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5 key things to know about Eskom – as Ramaphosa said it
President Cyril Ramaphosa spent a large part of his State of the Nation address on Thursday evening focusing on Eskom and how government plans to save the embattled power utility.
Here are the five key things you should know, in the president’s own words.
1. Eskom is partly to blame for the ‘extremely weak’ economy
It is only when we reach consistently high rates of growth that we will be able to reverse the economic damage of our past. We make this assertion at a time when the economic outlook is extremely weak.
Following the sharp contraction in growth in the first quarter, the Reserve Bank now projects that growth in 2019 is likely to be lower than anticipated in the February Budget.
One reason for the lacklustre economic performance has been the load shedding early this year, together with the continued uncertainty in the supply of electricity and the state of Eskom. The lesson is clear: for growth, we need a reliable and sustainable supply of electricity.
2. Eskom is turning a corner
Eskom is facing serious financial, operational and structural problems. Since the load shedding earlier this year, Eskom has made much progress in implementing its nine-point plan, ensuring better maintenance of its generation fleet, reducing costs and ensuring adequate reserves of coal.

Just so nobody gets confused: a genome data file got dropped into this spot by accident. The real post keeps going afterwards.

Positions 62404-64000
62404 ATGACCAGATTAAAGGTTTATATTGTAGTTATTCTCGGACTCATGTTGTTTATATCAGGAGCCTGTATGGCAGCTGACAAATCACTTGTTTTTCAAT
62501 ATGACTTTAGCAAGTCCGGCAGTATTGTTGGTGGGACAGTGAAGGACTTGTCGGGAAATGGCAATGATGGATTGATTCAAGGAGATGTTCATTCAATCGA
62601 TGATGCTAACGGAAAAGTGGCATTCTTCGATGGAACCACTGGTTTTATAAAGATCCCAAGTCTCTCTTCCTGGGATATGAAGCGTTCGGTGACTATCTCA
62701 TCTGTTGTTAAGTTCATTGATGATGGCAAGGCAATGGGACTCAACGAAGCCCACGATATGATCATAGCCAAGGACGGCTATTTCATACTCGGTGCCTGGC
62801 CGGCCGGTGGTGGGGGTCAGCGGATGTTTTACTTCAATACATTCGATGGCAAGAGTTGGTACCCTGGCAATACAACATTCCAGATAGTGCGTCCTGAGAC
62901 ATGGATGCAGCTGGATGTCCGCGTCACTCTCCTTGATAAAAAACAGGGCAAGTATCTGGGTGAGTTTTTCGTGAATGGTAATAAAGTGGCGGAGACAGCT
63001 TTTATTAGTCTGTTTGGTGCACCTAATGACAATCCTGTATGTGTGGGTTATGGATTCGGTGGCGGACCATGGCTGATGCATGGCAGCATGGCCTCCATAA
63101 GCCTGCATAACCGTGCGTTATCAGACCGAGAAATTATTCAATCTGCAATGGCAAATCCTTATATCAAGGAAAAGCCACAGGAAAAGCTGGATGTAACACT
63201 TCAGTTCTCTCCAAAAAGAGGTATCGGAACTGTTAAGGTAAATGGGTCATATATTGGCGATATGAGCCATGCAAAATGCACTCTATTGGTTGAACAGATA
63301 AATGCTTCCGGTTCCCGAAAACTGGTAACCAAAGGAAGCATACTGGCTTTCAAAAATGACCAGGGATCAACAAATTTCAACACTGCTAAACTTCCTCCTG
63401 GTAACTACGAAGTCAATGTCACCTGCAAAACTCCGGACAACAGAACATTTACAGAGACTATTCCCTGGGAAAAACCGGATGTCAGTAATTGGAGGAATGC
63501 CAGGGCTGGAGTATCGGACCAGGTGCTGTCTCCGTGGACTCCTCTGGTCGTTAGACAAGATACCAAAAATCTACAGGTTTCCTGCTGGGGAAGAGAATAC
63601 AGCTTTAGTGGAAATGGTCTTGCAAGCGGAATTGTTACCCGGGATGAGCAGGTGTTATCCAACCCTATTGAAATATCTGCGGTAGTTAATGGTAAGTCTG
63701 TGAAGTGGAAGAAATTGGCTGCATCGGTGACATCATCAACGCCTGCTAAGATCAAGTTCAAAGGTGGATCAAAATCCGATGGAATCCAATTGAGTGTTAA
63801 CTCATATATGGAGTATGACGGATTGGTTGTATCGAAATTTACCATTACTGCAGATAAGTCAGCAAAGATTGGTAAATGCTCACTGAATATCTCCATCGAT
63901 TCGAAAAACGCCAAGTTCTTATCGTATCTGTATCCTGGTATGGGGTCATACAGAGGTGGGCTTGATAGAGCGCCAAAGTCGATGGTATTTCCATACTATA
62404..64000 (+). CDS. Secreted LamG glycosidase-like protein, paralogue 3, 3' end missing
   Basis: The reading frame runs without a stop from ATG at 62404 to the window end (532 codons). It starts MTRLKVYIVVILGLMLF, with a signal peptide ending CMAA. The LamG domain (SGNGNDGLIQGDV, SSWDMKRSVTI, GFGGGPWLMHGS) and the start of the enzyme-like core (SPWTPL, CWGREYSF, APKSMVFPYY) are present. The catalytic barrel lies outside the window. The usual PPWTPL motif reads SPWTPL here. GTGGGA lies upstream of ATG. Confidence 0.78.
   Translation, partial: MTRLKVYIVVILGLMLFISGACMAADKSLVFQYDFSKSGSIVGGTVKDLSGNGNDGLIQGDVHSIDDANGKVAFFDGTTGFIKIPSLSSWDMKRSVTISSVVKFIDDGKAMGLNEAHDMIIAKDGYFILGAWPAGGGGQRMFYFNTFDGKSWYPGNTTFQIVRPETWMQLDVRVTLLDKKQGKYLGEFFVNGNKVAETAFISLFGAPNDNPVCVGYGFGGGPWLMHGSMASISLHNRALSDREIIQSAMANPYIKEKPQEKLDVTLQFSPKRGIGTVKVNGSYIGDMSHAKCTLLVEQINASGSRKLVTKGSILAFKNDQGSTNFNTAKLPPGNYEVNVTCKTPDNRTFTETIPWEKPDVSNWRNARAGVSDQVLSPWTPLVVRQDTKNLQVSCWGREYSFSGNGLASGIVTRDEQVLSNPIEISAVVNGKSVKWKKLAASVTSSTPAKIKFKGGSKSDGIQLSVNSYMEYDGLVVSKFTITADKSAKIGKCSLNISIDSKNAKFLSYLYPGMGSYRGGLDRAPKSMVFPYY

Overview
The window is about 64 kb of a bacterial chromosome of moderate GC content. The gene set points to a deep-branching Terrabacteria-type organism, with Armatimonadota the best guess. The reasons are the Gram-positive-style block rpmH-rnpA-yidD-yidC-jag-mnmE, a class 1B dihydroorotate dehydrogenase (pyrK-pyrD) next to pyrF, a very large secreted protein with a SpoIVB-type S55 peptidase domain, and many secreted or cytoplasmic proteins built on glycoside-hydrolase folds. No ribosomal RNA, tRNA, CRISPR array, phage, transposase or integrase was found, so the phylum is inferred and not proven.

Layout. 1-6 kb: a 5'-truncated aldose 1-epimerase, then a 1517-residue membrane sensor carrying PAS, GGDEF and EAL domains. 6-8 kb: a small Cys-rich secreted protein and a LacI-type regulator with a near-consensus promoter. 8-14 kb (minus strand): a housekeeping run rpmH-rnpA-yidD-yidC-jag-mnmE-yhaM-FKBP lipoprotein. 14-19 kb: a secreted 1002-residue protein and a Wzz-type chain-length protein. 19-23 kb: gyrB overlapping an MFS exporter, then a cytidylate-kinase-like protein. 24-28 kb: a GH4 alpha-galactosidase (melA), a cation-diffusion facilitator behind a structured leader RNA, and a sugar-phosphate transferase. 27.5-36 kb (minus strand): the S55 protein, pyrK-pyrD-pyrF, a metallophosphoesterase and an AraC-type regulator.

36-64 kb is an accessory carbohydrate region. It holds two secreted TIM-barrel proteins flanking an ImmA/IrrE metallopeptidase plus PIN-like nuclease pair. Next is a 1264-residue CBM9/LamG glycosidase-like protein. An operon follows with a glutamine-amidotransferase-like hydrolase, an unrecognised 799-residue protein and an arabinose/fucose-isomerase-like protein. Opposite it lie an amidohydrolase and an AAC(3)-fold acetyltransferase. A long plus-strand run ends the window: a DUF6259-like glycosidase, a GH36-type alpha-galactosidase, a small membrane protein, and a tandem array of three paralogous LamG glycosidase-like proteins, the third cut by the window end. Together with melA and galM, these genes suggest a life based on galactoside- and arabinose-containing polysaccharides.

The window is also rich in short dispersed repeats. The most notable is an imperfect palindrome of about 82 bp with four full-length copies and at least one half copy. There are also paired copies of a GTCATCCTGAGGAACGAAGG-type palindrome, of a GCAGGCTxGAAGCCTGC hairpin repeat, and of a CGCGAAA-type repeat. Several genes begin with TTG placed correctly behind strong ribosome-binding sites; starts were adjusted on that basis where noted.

In line with the recommendations of both the Eskom Sustainability Task Team and the Technical Review Team, Eskom is deploying its most skilled and experienced personnel to where they are needed most.
The utility’s financial position remains a matter of grave concern.
3. But its financial situation remains dire
With the current committed funding from government, outlined in the 2019 Budget, Eskom has sufficient cash to meet its obligations until the end of October 2019.
For Eskom to default on its loans will cause a cross-default on its remaining debt and would have a huge impact on the already constrained fiscus. We will therefore table a Special Appropriation Bill on an urgent basis to allocate a significant portion of the R230 billion fiscal support that Eskom will require over the next 10 years in the early years.
4. Eskom management is still a work in progress
We will announce the appointment of a new CEO following the Mr Phakamani Hadebe stepping down. He came in at a difficult time at Eskom and has done a great deal with the board, led by Mr Jabu Mabuza, to stabilise the company.
We will soon also be appointing a Chief Restructuring Officer, who will be expected to reposition Eskom financially with careful attention to the mix between revenue, debt and cost structure of the company.
5. On paying the bills
As a country, we must assert the principle that those who use electricity must pay for it. Failure to pay endangers our entire electricity supply, our economy and our efforts to create jobs.
The days of boycotting payment are over. This is now the time to build it is the time for all of us to make our own contribution.